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The secret of harmonious living is the development of spiritual consciousness. In that consciousness, fear and anxiety disappear, and life becomes meaningful with fulfillment as its keynote.
The degree of spiritual consciousness which we attain can be measured by the extent to which we relinquish our dependence on the external world of form and place our faith and confidence in something greater than ourselves, in the Infinite Invisible, which can surmount any and every obstacle. It is an awareness of the grace of God.
There is a specific practice which will aid in the attainment of this spiritual consciousness. It is a practice which can be carried on throughout the day as the world crowds in upon us, reminding us that we need this or desire that. To every such insistent demand, let our answer be: "No, no. This is not what I need or want. Thy grace is my sufficiency, nothing else not money, not marbles, only Thy grace." Let us learn to hold to that resolutely. If the need seems to be railway fare, rent, clothing, housing, or health, let us steadfastly acknowledge that our only need is His grace.
Our work may require greater strength, greater knowledge, or greater ability than we seem to possess, or there may be greater demands made upon our purse than we can meet. Instead of accepting this apparent lack, let us remember, "He performeth the thing that is appointed for me.... The Lord will perfect that which concerneth me," or some other scriptural passage. The human belief may be that there is aphysical, mental, moral, or financial demand made upon us greater than our ability to fulfill; but the very moment we turn to that He that is within us, recognizing that He performeth that which is given us to do, He perfecteth that which concerneth us, a weight drops off our shoulders, and the sense of personal responsibility lifts. All of a sudden, we are given the necessary ability, which we discover is not our ability at all; it is His ability being expressed through us. Out of our weakness comes strength, but not our strength; it is His strength, and we perform the work through His strength. If it is rest that we need, we turn to Scripture and find: "Come unto me, all ye that labour and are heavy laden, and I will give you rest."
One of the most comforting passages in Scripture is: "My peace I give unto you: not as the world giveth, give I unto you." If we could spend a month with that statement, it would open a whole new world to us. We might ask ourselves what we know about peace. We all know the kind of peace that the world can give, but that is not the kind of peace that we need. Many of us think we would have peace, if we had enough supply, or if we had our health, or if we had the right kind of companionship. That might be true, but having those things does not guarantee that we shall not be disturbed about something else. As long as we look to people and situations for peace, we shall fail to find either enduring satisfaction or peace: "My peace...not as the world giveth," but "My peace." "My peace" is a gentle spirit which wells up within us and has no relationship to the state of our affairs, although, ultimately, it settles all our affairs.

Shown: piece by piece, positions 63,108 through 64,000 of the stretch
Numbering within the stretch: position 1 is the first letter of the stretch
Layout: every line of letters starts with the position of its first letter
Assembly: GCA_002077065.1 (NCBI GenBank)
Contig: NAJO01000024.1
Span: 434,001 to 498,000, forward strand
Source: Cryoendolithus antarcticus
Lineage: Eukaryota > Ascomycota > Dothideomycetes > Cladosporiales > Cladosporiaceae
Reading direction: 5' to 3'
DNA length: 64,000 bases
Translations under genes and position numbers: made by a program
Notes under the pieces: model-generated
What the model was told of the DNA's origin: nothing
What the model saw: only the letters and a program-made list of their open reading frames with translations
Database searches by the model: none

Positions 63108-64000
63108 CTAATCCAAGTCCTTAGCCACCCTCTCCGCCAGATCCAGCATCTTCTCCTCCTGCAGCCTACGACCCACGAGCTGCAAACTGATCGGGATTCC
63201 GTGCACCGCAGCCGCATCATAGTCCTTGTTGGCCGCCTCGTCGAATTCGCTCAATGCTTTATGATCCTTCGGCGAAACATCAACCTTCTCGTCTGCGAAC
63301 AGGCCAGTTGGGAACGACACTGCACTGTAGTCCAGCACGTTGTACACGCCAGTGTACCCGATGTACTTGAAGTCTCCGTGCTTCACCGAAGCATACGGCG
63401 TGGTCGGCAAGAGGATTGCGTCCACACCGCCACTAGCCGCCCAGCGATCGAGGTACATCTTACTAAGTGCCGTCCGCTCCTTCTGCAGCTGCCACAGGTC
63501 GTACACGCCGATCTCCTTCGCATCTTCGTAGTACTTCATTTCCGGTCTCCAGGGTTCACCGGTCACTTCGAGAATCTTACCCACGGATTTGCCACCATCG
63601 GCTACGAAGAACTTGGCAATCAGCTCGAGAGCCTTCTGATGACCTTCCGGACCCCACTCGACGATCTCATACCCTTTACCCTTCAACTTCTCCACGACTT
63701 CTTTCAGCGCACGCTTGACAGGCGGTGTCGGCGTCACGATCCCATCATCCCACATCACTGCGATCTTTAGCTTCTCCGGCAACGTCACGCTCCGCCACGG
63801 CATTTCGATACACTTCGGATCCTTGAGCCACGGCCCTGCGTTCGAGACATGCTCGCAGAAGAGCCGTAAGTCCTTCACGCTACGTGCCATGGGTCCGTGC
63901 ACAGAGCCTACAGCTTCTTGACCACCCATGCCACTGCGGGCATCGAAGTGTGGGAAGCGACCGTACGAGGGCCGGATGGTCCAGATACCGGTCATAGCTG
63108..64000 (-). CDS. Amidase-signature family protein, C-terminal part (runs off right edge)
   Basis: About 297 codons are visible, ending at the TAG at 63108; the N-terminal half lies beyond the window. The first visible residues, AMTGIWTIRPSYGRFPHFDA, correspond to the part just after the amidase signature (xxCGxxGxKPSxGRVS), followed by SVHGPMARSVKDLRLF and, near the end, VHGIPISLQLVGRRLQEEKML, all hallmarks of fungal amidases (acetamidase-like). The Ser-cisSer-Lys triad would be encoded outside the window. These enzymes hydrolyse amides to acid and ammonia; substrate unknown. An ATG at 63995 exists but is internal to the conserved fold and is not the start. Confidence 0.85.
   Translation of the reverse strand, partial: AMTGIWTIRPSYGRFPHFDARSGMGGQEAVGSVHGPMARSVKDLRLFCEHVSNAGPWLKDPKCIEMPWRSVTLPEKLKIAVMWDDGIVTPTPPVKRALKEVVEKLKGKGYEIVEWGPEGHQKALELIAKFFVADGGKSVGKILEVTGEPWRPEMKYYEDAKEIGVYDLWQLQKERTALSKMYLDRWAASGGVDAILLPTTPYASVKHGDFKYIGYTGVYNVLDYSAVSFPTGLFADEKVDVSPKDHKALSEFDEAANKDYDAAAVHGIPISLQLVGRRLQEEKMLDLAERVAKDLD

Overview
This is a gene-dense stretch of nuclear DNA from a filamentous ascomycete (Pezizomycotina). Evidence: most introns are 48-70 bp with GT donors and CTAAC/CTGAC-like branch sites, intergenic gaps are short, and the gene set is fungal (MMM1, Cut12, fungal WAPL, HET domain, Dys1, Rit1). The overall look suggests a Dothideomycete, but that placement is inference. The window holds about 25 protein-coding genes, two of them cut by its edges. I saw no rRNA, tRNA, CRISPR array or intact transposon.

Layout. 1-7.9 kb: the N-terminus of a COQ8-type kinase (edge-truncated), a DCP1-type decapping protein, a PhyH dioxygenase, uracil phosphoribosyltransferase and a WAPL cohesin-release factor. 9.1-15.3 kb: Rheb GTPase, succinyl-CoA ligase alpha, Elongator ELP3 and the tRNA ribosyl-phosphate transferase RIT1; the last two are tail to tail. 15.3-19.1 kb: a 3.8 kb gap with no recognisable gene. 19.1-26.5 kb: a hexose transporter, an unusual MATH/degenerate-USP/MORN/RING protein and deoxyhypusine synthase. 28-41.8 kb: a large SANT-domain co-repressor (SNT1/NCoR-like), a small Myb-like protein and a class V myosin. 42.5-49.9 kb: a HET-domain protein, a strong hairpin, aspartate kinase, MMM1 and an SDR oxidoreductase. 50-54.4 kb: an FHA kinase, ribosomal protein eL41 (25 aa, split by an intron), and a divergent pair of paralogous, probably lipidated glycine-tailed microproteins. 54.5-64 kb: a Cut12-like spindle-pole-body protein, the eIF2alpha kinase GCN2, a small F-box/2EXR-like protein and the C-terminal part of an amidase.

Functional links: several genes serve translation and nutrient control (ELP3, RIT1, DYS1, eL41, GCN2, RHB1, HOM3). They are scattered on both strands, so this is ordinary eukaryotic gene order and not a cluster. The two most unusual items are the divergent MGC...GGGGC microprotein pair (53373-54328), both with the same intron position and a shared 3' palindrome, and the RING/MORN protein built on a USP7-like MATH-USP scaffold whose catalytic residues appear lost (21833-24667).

Faith in the Infinite Invisible deepens and increases, as we learn to depend consciously on the He that performeth that which is given us to do. That He, the Infinite Invisible, performs whatever is given us to do in the visible world. The Infinite Invisible perfects that which concerneth us. The Invisible Grace is our sufficiency in all things. The Invisible Presence goes before us to make the crooked places straight.
Gradually, as over and over again the temptation comes to say, "I need; I want; I haven't enough; I am insufficient"; we remember that our sufficiency is in the Infinite Invisible. This practice deepens spiritual consciousness. Brother Lawrence called it practicing the presence of God. The Hebrews called it keeping the mind stayed on God and acknowledging God in all ways. Jesus called it abiding in the Word. It is a practice that ultimately leads to a complete reliance on the Infinite Invisible, which in its turn brings the visible into our awareness as we have need of it.
Material living puts its faith in forms of good. Spiritual living makes use of that which is in the world; it enjoys the form, but its reliance is on that which is the substance of the form, or that which has created the form, the Invisible. All spiritual revelation has shown that the substance of this universe is in us. Our consciousness is the substance of our world. Therefore, in the Master's words, "Destroy this temple, and in three days I will raise it up." If anything in the world of effect is destroyed, in a short period of time it can be rebuilt, re-established.
Great civilizations have been destroyed, and others have taken their place. Anything that has been built can be rebuilt, because everything that exists in the outer realm exists as an activity of consciousness. If we should lose our home, our fortune, or our family, we can be certain that the consciousness that built it could rebuild it.
As consciousness becomes more spiritual, confidence in the Infinite Invisible increases, and our love, hate, or fear of the external diminishes. We see the Infinite Invisible as the law, cause, and activity of all that is and drop concern for the form, whether it be person, thing, or condition. The realization of the Invisible as the substance of all form is vital to the attaining of spiritual consciousness. The visible form is merely the natural result of the activity of the invisible law and cause.Practicing the Presence. Copyright © by Joel S. Goldsmith. Reprinted by permission of HarperCollins Publishers, Inc. All rights reserved. Available now wherever books are sold.